Eight: In response to last Wednesday’s discovery of N13 billion in Lagos, a court swiftly ordered its forfeiture to the federal government.  It is unsurprising the government was thrilled by the court’s decision.  But in February last year, the court also ordered the government to publish an account of Nigeria’s recovered loot, which it has shamefully failed to do, a fact which has damaged its image.

Nine: No government is successful if its leader considers personal example to be a contradiction in terms.  President Buhari must find the courage to lead by example, not by talk.

Ten: I fully support the need to punish the guilty.  But Nigerians are not all, or always, bad.  [Restore the annual National Honours for the deserving].

[This column welcomes rebuttals from interested government officials].

sonala.olumhense@gmail.com

@SonalaOlumhense

texem
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Magu’s Arrest: Edge of the Abyss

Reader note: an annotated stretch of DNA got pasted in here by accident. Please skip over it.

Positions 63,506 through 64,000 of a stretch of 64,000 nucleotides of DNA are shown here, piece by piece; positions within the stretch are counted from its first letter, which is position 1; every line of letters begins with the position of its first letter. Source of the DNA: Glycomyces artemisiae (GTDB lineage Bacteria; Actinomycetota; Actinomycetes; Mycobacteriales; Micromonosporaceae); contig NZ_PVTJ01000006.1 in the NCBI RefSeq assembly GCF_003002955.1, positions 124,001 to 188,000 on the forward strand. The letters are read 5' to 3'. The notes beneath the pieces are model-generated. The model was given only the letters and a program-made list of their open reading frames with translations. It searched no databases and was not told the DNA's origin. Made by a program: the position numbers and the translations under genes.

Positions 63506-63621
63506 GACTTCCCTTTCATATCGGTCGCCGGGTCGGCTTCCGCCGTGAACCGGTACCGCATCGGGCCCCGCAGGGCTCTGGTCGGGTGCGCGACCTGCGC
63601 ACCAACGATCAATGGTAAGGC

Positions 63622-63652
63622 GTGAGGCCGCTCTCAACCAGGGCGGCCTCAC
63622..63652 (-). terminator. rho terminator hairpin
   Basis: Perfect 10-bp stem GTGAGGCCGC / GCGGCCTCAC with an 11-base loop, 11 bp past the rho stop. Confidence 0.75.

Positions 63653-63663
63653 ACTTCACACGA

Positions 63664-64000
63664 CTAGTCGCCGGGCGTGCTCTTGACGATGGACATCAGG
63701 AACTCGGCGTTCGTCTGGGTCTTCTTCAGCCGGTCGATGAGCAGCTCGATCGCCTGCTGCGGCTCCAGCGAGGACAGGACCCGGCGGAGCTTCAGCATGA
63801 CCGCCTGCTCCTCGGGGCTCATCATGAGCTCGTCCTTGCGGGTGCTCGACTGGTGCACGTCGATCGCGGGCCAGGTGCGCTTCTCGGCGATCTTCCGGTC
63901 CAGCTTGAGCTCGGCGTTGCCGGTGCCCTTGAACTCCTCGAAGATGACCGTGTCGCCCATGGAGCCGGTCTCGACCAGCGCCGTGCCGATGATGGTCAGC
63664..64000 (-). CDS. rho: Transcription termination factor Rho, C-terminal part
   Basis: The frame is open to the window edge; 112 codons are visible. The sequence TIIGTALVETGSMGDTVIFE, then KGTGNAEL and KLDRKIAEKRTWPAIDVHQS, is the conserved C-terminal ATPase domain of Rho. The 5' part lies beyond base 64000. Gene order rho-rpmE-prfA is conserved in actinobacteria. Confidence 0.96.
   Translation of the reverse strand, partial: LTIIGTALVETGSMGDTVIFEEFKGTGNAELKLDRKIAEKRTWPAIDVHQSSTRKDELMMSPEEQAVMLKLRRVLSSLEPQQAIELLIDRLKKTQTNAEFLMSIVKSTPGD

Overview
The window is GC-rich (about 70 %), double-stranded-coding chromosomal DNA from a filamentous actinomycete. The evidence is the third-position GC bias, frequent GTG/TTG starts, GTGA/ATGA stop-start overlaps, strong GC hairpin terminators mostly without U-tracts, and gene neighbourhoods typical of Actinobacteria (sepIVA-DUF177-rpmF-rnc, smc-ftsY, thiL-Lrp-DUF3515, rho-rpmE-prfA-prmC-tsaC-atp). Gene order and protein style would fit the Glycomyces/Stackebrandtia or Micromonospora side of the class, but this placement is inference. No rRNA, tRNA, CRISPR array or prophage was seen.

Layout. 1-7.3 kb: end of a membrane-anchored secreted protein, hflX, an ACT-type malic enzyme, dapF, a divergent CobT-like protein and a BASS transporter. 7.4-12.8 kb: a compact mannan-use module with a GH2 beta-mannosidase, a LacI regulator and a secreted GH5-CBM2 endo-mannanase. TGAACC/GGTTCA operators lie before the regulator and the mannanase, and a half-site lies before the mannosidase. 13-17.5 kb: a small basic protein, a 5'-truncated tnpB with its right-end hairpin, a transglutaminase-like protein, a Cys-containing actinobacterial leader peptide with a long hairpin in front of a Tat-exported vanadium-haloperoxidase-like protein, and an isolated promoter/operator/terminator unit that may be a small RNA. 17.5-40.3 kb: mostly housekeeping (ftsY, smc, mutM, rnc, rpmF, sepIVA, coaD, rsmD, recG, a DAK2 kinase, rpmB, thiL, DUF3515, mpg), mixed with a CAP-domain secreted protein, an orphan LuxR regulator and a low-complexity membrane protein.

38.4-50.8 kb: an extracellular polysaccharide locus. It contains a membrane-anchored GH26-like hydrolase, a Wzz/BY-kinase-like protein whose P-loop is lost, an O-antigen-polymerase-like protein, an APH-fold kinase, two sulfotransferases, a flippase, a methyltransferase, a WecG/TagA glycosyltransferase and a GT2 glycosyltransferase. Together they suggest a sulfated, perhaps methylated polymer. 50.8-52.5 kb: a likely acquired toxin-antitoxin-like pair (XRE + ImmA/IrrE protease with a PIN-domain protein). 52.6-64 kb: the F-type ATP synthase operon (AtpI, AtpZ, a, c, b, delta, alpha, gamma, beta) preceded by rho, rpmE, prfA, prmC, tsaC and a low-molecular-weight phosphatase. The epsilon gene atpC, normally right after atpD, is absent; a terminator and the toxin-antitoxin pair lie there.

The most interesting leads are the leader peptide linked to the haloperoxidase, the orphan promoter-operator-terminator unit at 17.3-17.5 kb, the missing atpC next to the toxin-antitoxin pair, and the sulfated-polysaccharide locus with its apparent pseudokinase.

Four years ago, Ibrahim Magu, as the acting EFCC chairman, called for a “high-powered” probe into a Thisday report linking him with arms fraud.

In a statement, the agency affirmed: “The EFCC as a body upholds zero tolerance for corruption and will not condone any act that amounts to corruption.”

It bristled at what it called an attempt to create doubts in the minds of Nigerians and members of the international community regarding the integrity of its acting Chairman.”

The government did not take Magu up on his offer.  As time went by, it did not even seem to care that the EFCC no longer submitted the annual report demanded by law.